During this past week I have had the opportunity to speak to friends of mine who happen to be Muslim. Without exception, the feelings they have expressed have been of shame for the acts done in the name of their religion. Repeatedly, I have heard the Koran specifically prohibits such acts and extremists can be found in all religions.
One friend mentioned that, for the 2 million Muslims in the Untied States, the way to become accepted in our culture has been to live good lives and educate their children. To them, the children represent the true hope of integration as Americans first and Muslims second. I can't describe the look of sorrow on my friend's face as he told me, "They have set us back a lifetime."
What's worse is the same prejudice that sent Americans of Japanese descent to the camps in World War II has emerged here in the Imperial Valley. One Muslim friend shopping at Costco last week was spat upon.
When talking among themselves, many report stares full of animosity when they go out into the community. Others are fearful to go out, because they don't want to be attacked. Television has begun to report attacks against their mosques.
However, for me the worst are the stories from the children. One young man attending a local high school reported hostility and side comments designed to intimidate from fellow students. For these children growing up as a Muslim has always been a challenge, but the actions of the terrorists have made their lives even more difficult.
That is not the "American way" I want to recapture. My America doesn't stereotype people. I don't blame all Irish-Americans for the acts of Timothy McVeigh, or all Polish-Americans for the acts of Ted Kaczynski. As I spoke to my friend, I said I don't want to cause them anguish or harm and I bet most of our community doesn't, either.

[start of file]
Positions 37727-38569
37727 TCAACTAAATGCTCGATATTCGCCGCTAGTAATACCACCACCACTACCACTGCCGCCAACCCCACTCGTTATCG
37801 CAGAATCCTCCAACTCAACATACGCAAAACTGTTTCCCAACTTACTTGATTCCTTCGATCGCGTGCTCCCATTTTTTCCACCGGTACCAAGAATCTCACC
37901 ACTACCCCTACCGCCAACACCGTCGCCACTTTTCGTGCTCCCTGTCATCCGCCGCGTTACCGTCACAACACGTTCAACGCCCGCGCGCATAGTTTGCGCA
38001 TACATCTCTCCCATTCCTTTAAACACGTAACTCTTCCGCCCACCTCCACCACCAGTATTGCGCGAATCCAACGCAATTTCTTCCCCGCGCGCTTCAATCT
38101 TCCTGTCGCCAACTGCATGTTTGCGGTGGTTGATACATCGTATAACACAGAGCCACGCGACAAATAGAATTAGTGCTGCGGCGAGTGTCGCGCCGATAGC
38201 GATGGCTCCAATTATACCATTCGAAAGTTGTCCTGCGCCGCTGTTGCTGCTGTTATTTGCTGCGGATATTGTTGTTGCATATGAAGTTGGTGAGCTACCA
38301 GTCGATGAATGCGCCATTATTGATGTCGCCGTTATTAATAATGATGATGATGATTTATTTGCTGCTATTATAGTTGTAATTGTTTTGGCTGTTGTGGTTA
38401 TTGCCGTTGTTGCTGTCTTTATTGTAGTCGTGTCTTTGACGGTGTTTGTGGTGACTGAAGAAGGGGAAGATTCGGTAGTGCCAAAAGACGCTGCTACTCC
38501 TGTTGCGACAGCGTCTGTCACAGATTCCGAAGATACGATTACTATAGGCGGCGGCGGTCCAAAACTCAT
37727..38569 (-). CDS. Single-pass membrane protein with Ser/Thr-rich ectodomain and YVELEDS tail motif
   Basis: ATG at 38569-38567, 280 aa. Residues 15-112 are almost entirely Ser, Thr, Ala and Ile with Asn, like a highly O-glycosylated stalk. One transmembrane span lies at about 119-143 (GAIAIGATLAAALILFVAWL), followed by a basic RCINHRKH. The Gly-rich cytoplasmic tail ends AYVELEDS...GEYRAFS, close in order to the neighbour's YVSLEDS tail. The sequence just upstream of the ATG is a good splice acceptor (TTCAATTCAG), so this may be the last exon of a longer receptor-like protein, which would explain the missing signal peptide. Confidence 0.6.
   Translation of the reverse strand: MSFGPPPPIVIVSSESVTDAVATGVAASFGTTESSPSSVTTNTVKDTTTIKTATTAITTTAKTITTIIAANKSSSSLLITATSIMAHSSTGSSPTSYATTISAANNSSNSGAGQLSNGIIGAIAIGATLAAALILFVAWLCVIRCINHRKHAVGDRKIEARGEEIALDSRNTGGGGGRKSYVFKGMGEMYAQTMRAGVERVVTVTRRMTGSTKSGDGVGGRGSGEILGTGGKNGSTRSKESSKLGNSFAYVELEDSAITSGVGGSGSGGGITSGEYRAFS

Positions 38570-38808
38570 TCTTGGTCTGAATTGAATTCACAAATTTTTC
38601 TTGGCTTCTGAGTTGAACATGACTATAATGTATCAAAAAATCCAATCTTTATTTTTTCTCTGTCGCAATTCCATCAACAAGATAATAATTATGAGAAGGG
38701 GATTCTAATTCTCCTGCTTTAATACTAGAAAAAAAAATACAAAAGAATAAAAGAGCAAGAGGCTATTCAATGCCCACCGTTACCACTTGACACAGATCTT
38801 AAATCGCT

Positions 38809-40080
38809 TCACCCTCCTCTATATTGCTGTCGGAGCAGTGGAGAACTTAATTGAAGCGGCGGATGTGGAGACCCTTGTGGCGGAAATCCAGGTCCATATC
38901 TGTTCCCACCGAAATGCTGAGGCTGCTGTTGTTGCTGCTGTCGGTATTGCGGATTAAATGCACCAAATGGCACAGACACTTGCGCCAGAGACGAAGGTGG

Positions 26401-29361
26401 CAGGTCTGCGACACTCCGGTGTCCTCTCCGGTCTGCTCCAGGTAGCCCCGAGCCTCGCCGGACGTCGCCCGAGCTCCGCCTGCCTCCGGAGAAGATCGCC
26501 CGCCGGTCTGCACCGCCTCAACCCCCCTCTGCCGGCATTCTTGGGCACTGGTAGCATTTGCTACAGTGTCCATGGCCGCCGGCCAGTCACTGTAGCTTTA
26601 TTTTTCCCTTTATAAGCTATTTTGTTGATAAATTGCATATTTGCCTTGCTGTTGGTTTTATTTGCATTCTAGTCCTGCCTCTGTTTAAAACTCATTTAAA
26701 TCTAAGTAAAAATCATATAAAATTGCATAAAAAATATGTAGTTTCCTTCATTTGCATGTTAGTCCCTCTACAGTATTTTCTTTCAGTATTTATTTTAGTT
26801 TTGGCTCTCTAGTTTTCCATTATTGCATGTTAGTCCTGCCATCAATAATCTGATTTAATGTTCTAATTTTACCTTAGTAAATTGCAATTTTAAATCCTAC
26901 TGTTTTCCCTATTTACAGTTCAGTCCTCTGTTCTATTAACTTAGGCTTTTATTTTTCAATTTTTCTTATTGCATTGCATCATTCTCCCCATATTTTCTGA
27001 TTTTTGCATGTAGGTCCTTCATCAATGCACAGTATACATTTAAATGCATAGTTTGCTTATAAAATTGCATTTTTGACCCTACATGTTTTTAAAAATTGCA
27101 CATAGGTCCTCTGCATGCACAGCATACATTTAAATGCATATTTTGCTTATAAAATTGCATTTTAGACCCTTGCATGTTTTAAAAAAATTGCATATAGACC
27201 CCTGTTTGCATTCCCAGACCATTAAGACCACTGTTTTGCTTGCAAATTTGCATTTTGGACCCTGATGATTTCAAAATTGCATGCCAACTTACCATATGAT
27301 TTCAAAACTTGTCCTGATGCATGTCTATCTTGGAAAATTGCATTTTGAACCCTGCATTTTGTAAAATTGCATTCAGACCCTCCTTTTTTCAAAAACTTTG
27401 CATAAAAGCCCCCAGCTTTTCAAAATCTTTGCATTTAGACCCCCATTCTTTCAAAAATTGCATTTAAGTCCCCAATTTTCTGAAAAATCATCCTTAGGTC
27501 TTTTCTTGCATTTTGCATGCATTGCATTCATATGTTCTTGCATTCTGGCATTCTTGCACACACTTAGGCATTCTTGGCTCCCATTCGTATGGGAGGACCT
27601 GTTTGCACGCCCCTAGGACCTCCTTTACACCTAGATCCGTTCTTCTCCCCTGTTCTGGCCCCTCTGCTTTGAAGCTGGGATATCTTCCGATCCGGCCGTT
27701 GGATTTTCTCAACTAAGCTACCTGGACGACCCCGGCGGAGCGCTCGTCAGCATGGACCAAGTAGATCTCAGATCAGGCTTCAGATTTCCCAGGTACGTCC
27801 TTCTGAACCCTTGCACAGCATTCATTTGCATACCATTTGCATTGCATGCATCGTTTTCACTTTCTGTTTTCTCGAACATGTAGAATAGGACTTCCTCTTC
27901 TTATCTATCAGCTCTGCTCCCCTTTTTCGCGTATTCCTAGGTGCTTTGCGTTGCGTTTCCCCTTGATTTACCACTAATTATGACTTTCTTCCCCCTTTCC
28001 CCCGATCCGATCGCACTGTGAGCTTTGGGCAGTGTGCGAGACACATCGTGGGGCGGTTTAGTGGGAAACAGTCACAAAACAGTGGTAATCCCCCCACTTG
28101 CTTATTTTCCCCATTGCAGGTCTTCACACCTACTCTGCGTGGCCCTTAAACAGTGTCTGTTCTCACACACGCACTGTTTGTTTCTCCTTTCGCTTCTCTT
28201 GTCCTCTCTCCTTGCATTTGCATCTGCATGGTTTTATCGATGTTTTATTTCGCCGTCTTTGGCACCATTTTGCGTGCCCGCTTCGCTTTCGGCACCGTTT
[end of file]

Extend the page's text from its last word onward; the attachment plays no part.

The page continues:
Instead, I hope many of you will do what another good friend of mine did. She called every Muslim she knows in the community. She told them she knows these are difficult times for them, and that she is proud to know them.
I am proud to have my Muslim friends. I'm just as proud of my Sikh, Buddhist, Jewish friends and other friends of other religions. They are my friends, and they are Americans, without religious qualification.
I know none of us would like to see our country divided against itself by religious barriers as they are in Ireland, Indonesia or Palestine and Israel. I am proud of the lady who inspired me to call my friends and most of all, I'm Proud To Be An American! An America who is made up of immigrants from all parts of the world, whether you see the our American culture as a "melting pot" blended together or as "stir-fry" of independent cultures.
These immigrants and people with different cultural backgrounds have built our country. Remember how it must have been for the first citizens of this country from your family. Remember why it was so important to them to be here and the sacrifices they made to become citizens. Think of how they have participated in our culture; remember how they have fought in our wars.
Perhaps you will join me in letting all your friends know how much you appreciate them as Americans, regardless of their race, religion or ethnicity.
THOMAS W. HENDERSON is an El Centro resident.